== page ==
Uffe Hellsten on the first frog genome, X. tropicalis

submitted by: JGI

DOE JGI's Uffe Hellsten, first author of the April 30, 2010 Science publication about the first amphibian genome to be sequenced, talks about the importance of the African clawed frog.

What Genomes Can Tell Us About the Past by Sydney Brenner - Part 2: (42:36)

submitted by: video_collector

In the second part of talk, I explore other clues that suggest that genomes are not at equilibrium. Some genes appear to be changing more slowly and these older "fossil" genes in modern day genomes may give us insight into the distant past. I also hope to convince you that many of the great mysteries in contemporary biology do not require big research labs but can be solved through "home genomics"- piecing together information through a computer, the internet, and an inquisitive mind.

The Origin of Vertebrates - Part 3: How Chordates Got Their Chord (19:09)

submitted by: video_collector

In Part 3: How chordates got their chord, Marc Kirschner (Harvard Medical School) discusses how the overall body plan of vertebrates, arose from the invertebrates based on knowledge of the commonalities in their developmental mechanisms. Here again, the acorn worm, offers the key comparison, being close enough to us to share some recognizable features, but far enough away to indicate the direction from whence we came.

The Origin of Vertebrates - Part 2: Telling the Back from the Front or What the Chordates Invented (27:47)

submitted by: video_collector

In Part 2: Telling the back from the front or what the chordates invented, Marc Kirschner (Harvard Medical School) discusses why we look like invertebrate animals turned upside down, i.e. vertebrates have their central nervous system on their backs and invertebrates have it on their bellies.

Role of the Neural Crest in Vertebrate Development and Evolution: Part 3: The Molecular Control of the Neural Crest Contribution to Craniofacial and Brain Development (36:10)

submitted by: video_collector
Further studies have shown that the NC cells which participate in facial skeletogenesis correspond to the anteriormost region of the body axis where the genes of the Hox cluster are not expressed. If the forced expression of Hoxa2, Hoxa3 and Hoxb4 (the most anteriorly expressed Hox genes) is induced in this part of the neural fold, brain development is deeply affected with anencephaly and no skeletogenesis takes place in the face which fails to develop. This phenotype is reproduced when the...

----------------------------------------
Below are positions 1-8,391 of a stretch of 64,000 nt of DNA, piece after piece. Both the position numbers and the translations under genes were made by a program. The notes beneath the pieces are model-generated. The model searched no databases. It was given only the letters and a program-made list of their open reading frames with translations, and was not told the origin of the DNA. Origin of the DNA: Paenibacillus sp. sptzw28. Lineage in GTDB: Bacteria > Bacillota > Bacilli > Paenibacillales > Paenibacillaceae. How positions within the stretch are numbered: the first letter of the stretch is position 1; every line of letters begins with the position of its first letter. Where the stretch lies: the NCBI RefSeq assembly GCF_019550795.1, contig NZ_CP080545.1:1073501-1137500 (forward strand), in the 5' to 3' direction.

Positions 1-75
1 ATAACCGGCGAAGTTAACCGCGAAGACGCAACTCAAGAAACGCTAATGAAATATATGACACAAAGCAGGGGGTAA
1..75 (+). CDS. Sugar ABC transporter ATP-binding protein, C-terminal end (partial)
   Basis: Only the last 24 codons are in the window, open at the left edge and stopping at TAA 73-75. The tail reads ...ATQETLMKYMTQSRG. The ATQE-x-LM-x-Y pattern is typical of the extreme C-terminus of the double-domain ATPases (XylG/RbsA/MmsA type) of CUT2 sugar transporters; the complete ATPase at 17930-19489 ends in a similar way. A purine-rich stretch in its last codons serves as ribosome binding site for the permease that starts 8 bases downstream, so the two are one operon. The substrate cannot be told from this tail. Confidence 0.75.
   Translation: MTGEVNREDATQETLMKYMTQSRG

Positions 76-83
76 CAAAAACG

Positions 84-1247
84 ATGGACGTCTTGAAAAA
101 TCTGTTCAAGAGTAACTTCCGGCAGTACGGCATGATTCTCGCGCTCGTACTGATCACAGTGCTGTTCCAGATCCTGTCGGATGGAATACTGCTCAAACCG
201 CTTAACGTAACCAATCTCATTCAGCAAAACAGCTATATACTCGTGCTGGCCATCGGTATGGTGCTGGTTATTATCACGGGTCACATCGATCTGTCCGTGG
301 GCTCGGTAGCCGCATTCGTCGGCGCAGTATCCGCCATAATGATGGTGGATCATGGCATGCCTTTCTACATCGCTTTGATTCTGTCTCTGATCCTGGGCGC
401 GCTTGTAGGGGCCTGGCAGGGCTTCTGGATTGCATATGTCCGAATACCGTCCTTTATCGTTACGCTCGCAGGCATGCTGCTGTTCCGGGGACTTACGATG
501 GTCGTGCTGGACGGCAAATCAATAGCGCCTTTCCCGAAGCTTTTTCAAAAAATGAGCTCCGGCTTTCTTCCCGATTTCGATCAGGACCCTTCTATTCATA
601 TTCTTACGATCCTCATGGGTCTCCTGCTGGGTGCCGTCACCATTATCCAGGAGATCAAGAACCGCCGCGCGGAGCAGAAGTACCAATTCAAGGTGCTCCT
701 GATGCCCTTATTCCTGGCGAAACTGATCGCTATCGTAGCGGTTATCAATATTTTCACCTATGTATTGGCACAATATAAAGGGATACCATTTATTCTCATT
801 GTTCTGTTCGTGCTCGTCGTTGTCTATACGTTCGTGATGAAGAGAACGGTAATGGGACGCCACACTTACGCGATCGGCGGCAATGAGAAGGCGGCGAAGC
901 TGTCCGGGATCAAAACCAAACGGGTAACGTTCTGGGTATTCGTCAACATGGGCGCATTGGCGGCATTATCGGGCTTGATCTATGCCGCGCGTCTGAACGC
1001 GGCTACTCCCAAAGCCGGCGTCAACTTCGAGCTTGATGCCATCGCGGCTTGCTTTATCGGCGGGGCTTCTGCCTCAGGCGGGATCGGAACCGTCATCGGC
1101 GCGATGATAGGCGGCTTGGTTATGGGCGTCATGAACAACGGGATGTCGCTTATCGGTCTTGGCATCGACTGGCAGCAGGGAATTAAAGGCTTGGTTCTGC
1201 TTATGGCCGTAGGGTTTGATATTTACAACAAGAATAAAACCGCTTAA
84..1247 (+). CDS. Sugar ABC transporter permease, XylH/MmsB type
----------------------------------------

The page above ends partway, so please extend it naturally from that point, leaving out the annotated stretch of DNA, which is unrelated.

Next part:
Role of the Neural Crest in Vertebrate Development and Evolution - Part 2: The Role of the Neural Crest in Head Development and in Vertebrate Evolution (30:04)

submitted by: video_collector
Nicole Le Douarin shares her research on the role of the neural crest in skeletal development. The Q/C (quail/chick) marker system revealed that apart from the peripheral nervous system (PNS), the melanocytes and some endocrine tissues, the NC plays a major role in the construction of the vertebrate head. The entire facial skeleton and part of the skull (frontal, squamosal, parietal bones) are of NC origin together with the connective tissues of the face and ventral part of the neck. The...

The Problem of Regeneration: Part 3: Molecular Basis of Regeneration: Planarians as a Model System (43:54)

submitted by: video_collector

In the third and last part of this lecture, I will introduce the model system we have developed to study animal regeneration, the planarian Schmidtea mediterranea. I will review its anatomy, and the biological attributes that make these animals extraordinarily well suited to dissect the molecular and cellular basis of regeneration. I will also discuss recent work from my laboratory aimed at identifying molecules associated with regenerative capacities.

The Problem of Regeneration: Part 2: Principles of Planarian Regeneration (32:49)

submitted by: video_collector

In this second part of the lecture, I will briefly review the rich history of planarian research, followed by a summary of the central principles of planarian regeneration that have been derived from this extensive, often fascinating body of experimental work.

Developmental Biology of a Simple Organism: Part 3: Stochasticity and Cell Fate (25:03)

submitted by: scivee-team

Part III presents research showing that B. subtilis uses a bet hedging strategy for coping with uncertainty.

Developmental Biology of a Simple Organism: Part 2: New Research on Multicellularity (18:13)

submitted by: scivee-team

Part II presents research on the capacity of B. subtilis cells to form architecturally complex communities.